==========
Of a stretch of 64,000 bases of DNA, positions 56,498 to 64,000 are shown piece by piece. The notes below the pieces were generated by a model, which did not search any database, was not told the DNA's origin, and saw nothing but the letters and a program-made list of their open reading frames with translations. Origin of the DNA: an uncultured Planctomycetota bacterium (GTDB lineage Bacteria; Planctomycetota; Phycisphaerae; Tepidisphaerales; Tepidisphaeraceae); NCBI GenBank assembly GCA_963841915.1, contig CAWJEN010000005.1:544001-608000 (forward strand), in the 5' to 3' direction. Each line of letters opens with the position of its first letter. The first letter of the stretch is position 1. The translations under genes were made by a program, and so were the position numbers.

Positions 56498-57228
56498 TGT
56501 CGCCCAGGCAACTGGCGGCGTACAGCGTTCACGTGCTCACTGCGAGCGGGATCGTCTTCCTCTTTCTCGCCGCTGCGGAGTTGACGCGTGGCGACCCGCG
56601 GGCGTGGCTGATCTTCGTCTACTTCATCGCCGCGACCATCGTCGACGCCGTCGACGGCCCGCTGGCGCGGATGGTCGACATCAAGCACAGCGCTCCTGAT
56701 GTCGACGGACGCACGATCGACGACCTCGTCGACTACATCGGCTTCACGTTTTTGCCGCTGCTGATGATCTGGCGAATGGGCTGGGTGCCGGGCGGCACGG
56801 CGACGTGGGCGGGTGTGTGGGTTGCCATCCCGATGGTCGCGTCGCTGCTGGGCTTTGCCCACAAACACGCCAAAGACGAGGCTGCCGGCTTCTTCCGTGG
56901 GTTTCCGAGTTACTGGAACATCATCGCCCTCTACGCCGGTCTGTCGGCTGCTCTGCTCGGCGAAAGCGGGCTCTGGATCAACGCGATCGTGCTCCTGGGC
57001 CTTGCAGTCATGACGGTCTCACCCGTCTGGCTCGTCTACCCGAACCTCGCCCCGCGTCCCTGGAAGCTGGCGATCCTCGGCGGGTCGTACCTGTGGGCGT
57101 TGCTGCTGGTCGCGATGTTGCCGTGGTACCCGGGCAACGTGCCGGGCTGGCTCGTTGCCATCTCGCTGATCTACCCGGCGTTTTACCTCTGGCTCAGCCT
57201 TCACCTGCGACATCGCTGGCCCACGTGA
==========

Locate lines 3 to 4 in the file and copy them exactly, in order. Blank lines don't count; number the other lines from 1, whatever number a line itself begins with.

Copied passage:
56498 TGT
56501 CGCCCAGGCAACTGGCGGCGTACAGCGTTCACGTGCTCACTGCGAGCGGGATCGTCTTCCTCTTTCTCGCCGCTGCGGAGTTGACGCGTGGCGACCCGCG